FMCSA Drug & Alcohol Clearninghouse
On December 5, 2016 (in the Federal Register at Page 87686), the Federal Motor Carrier Safety Administration (FMCSA) issued its final rule establishing the National Commercial Drivers' License Drug and Alcohol Clearinghouse.
The regulation went into effect on January 4, 2017. States must be in full compliance on or before January 6, 2020.The intervening years will provide states, employers, medical review officers (MROs) and substance abuse professionals (SAPs) with time to prepare for full implementation including ensuring their capacity to report information to and retrieve information from the clearinghouse.
FMCSA intends to have the clearinghouse up and running before the Compliance Date of January 6, 2020. The clearinghouse must be able to accept detailed information about all CDL holders as well as be able to distribute information to employers about those individuals.
This new rule stems from Congressional action in 2012, when the House and Senate passed and president Obama signed the “Moving Ahead for Progress in the 21st Century Act”, also known as MAP-21. The law required FMCSA to establish a Commercial Drivers' License Drug & Alcohol Clearinghouse to “improve roadway safety by identifying commercial motor vehicle drivers who have committed drug and alcohol violations that render them ineligible to operate a CMV.” The rule that was issued on December 5th implements the mandate that the Congress placed on FMCSA via MAP-21.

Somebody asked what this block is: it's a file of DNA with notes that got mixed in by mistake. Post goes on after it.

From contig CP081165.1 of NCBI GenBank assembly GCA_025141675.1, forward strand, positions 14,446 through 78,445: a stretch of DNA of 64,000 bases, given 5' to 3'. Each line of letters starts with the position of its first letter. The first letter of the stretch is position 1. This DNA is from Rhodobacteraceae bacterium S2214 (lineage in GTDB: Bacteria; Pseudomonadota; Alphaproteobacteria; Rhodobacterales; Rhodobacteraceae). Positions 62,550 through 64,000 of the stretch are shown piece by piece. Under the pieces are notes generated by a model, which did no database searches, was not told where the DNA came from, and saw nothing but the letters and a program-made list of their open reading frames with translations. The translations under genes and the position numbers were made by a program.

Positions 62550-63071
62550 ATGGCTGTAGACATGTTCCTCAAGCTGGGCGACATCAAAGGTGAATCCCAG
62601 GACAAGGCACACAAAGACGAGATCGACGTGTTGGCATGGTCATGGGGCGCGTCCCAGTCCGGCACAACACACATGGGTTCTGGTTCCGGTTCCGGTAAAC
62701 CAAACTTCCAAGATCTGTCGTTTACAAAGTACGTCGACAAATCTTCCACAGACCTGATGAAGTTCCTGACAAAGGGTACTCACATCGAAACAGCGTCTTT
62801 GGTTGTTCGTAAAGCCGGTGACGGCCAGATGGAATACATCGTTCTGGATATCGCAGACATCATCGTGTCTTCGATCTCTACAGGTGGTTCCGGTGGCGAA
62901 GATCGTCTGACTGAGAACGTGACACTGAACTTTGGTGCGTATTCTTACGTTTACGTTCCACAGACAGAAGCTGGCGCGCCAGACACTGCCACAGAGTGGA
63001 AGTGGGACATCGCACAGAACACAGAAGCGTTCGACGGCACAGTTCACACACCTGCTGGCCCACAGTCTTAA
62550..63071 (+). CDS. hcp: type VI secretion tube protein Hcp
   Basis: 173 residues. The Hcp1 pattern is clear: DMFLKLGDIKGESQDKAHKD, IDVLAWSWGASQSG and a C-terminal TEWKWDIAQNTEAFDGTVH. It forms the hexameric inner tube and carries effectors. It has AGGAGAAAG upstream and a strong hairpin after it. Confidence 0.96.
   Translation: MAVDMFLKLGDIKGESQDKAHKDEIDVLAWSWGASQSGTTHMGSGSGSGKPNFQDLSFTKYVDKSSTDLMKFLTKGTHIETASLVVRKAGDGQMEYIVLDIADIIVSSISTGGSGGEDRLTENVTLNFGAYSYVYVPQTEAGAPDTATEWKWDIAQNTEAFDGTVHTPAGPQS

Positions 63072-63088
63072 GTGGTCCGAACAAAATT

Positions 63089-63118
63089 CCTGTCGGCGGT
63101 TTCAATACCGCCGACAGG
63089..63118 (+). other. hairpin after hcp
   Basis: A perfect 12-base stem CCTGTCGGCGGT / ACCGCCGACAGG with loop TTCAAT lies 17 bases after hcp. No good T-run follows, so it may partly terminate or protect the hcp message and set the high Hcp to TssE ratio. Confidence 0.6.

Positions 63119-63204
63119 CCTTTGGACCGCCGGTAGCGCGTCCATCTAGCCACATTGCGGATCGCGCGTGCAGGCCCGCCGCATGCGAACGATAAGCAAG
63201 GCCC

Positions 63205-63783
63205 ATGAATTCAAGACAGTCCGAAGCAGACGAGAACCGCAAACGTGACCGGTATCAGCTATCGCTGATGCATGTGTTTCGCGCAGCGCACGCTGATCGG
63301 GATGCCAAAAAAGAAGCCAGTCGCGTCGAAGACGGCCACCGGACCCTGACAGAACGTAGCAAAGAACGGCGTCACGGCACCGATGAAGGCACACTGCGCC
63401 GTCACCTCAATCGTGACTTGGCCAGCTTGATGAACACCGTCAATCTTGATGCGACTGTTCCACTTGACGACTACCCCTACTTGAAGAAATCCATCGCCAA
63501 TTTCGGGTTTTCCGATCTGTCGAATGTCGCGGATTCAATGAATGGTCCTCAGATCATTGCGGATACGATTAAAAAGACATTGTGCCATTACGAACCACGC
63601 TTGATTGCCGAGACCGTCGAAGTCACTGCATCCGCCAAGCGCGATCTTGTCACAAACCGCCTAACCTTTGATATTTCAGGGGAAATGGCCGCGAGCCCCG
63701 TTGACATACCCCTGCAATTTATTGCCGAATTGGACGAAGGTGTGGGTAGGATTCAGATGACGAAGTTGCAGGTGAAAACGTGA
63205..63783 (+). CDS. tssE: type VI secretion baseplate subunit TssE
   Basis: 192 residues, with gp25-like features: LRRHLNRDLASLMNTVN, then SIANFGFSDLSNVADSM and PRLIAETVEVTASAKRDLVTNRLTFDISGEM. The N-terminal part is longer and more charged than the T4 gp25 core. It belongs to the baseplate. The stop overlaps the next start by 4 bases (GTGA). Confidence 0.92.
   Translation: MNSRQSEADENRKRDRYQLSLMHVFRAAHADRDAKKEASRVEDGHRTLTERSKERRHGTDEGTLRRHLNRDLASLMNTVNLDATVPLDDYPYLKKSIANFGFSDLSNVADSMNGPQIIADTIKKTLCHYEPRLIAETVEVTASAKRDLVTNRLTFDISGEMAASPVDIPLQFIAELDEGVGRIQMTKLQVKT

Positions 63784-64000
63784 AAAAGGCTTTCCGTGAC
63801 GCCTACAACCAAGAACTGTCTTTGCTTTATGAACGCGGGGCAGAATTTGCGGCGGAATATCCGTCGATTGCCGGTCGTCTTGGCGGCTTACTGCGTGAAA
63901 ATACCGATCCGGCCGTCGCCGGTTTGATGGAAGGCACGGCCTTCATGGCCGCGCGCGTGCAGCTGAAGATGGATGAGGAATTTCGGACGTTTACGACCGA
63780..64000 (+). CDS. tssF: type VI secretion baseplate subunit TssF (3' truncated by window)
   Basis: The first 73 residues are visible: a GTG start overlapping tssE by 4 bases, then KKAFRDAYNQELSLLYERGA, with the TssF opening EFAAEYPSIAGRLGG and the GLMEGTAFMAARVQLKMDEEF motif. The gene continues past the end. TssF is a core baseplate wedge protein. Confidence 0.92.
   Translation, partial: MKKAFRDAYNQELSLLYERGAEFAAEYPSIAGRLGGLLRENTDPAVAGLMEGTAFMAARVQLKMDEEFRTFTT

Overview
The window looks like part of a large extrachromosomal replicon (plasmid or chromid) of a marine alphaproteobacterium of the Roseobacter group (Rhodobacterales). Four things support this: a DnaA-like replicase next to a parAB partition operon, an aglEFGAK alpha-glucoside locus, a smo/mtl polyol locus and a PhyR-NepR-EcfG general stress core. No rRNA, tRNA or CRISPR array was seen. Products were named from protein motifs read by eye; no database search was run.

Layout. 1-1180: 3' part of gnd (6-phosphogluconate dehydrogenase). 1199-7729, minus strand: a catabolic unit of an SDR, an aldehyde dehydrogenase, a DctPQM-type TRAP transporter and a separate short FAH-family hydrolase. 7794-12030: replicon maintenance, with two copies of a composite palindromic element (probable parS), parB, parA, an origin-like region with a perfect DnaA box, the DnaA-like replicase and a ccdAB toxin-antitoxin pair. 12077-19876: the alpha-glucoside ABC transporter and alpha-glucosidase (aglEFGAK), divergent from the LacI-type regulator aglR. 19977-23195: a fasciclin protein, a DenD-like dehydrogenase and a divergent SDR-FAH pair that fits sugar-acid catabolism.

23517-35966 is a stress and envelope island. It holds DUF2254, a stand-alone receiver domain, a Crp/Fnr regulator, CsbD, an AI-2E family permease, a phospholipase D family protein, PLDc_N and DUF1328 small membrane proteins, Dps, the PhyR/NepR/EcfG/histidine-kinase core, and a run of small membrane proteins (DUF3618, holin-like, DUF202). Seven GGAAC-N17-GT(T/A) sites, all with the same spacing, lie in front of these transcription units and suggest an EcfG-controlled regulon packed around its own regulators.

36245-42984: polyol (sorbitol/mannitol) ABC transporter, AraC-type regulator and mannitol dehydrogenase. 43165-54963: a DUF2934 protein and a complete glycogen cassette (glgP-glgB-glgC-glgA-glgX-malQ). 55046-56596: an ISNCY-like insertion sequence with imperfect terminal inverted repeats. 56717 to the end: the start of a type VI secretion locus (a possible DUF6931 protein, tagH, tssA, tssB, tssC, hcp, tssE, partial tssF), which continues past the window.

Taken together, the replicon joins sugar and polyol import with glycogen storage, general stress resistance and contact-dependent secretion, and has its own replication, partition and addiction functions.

According to FMCSA, the rule and the new clearinghouse will begin to address the problem of drivers concealing their drug and alcohol violations by moving from job to job and employer to employer. Under this new program, the driver's drug and alcohol information will ‘follow' the driver regardless of how many times they change employers.
The regulation applies to all Service Agents as well as to all Commercial Motor Vehicle Operators and employers of Commercial Motor Vehicle operators. ‘Service agents' are defined as those who provide services in connection with drug and alcohol testing requirements, including clearinghouse requirements.
In response to several comments, FMCSA makes very clear that these requirements DO apply to municipalities because such municipalities are subject currently to FMCSA's drug and alcohol testing programs. FMCSA recognized that municipalities are exempted from some requirements. That is not the case with this rule.
NAPT members can log in to the Members Only Section to read the full NAPT Summary of this Rule.